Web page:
GRIEF & GRATITUDE
Mitch loved his puppy so very much and it seemed as if Marlie loved him just the same. For almost 6 weeks Mitch had the very thing his young heart always wanted, a puppy to call his own. They bonded instantly … and differently. While she was cute and loving to us … when it came to Mitch she was almost maternal.
When I think of the many tender mercies in my son’s life, I can’t help but think this little girl one of the big ones. She knew just what Mitch needed at a time he needed comfort most.
The afternoon before Mitch passed away tiny Marlie, still a baby-of-a-pup, wobbled up to him and then pushed herself under his lifeless hand. Mitch, whose body was shutting down and unable to open his eyes, began to softly move his fingers through her hair. Marlie didn’t move a muscle – it was as though she knew he needed her … and she was not going to leave his side. Not for anything. I took photos of his hand softly caressing his little friend. I still cry when I see that photo sequence because I know just what was happening. As midnight drew near, and as Mitch was about to leave us, Marlie curled around his head as if to comfort him. I cry when I think of that image, too. I feel the strangest blend of grief and gratitude.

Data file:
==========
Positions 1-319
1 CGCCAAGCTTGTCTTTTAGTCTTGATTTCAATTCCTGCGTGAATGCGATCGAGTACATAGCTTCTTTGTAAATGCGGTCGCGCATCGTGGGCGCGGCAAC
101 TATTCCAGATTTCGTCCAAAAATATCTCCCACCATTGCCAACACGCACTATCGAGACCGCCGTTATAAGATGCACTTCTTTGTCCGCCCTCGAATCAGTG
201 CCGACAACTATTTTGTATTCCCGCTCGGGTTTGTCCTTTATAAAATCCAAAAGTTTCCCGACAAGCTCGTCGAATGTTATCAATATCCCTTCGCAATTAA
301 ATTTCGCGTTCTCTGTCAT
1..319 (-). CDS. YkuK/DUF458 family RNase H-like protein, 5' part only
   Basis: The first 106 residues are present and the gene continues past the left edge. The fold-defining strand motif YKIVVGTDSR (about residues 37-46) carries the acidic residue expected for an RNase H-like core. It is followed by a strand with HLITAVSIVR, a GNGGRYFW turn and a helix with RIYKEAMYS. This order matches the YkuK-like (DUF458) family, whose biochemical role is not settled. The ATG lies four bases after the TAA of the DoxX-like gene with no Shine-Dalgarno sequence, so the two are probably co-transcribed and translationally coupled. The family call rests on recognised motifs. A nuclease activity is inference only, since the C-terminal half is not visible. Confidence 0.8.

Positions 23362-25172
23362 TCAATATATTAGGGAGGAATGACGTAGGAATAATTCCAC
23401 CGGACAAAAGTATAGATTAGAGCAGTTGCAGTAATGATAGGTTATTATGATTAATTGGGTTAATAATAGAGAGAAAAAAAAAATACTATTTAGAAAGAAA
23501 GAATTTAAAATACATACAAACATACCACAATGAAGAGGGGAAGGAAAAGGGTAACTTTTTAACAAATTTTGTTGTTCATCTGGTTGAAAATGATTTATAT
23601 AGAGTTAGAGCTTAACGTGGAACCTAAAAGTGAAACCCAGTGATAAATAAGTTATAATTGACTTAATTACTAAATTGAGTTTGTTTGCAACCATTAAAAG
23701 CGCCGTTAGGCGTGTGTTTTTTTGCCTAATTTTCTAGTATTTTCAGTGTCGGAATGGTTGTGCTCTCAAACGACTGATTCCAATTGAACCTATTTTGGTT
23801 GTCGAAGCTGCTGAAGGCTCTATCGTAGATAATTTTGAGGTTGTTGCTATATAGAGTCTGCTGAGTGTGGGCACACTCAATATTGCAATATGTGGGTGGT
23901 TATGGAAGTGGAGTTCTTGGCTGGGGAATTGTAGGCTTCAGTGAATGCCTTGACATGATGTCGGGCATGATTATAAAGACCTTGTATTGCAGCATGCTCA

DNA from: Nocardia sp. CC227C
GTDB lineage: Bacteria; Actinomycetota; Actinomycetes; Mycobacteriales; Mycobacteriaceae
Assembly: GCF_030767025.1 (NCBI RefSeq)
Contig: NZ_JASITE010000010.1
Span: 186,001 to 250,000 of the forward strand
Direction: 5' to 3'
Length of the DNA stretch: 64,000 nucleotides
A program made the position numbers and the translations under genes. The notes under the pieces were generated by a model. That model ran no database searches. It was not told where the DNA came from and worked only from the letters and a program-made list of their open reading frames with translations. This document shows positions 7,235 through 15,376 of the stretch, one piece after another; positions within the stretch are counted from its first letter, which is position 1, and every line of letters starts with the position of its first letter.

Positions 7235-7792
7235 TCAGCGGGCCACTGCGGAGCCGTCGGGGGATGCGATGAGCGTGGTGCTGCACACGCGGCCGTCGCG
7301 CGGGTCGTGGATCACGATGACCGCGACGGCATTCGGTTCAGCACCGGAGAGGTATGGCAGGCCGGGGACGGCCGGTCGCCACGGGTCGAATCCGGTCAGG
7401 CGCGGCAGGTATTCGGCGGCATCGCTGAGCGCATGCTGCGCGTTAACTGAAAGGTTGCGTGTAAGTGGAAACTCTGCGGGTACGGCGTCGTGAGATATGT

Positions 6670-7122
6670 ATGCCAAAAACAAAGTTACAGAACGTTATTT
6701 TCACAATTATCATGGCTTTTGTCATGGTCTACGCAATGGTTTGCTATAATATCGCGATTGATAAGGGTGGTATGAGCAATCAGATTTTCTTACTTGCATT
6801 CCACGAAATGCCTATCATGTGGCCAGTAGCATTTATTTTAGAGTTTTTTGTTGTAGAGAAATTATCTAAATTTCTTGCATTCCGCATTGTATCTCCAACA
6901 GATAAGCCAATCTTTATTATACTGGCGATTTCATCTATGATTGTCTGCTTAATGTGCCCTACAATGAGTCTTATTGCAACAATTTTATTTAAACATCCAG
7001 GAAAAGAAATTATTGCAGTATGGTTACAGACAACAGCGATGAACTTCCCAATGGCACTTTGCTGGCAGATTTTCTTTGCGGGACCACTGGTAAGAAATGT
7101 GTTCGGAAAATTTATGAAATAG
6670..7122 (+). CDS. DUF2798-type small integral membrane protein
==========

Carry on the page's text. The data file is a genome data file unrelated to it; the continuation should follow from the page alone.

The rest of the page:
I have often wondered about the relationship between grief and gratitude. At first glance, they would seem polar opposites … as different from each other as oil and water, fire and ice, love and hate. Yet the more I come to experience grief and gratitude, the more I begin to see they play an important and symbiotic role.
Grief tells our heart things like, “How can I possibly find joy again when so much was lost?” Gratitude responds softly, “Yes, it hurts, but what a blessing it was, even if only a short time.”
Grief screams. It commands and demands. Gratitude whispers. It is soft and subtle.
Grief sees only what was lost, while gratitude sees what was gained.
What I have found most interesting about managed grief is that can lead to more gratitude; and where there is gratitude, there is healing. It is not easy. In fact, grief is one of the hardest forms of work we will ever perform in this life. So, as strange as it sounds, I am grateful for gratitude, for I have discovered that is a key to healing.
I am grateful for my wife and kids and that I was blessed with Mitch in my life. I am grateful for a broken heart, for it has taken me to my knees and taught me deeper things. This puppy … what a blessing she has been, then and now. I am grateful for this most unexpected place called Mitchell’s Journey.
Though I have come to know the pains of grief and loss, tonight my heart is overflowing with gratitude for the many good things in life. I am happier than I have ever been since I lost my son. Grief still screams inside me – and there are moments where grief is deeper than deep …. and I weep and weep. But I am also listening to the quiet whispers of gratitude. That gratitude is turning a once barren wasteland of sorrow into a garden of goodness. An invisible place of peace, not seen with the eye but a place where my mind and heart meet. Grief and gratitude are not so separate; at least for me, they’ve become one piece.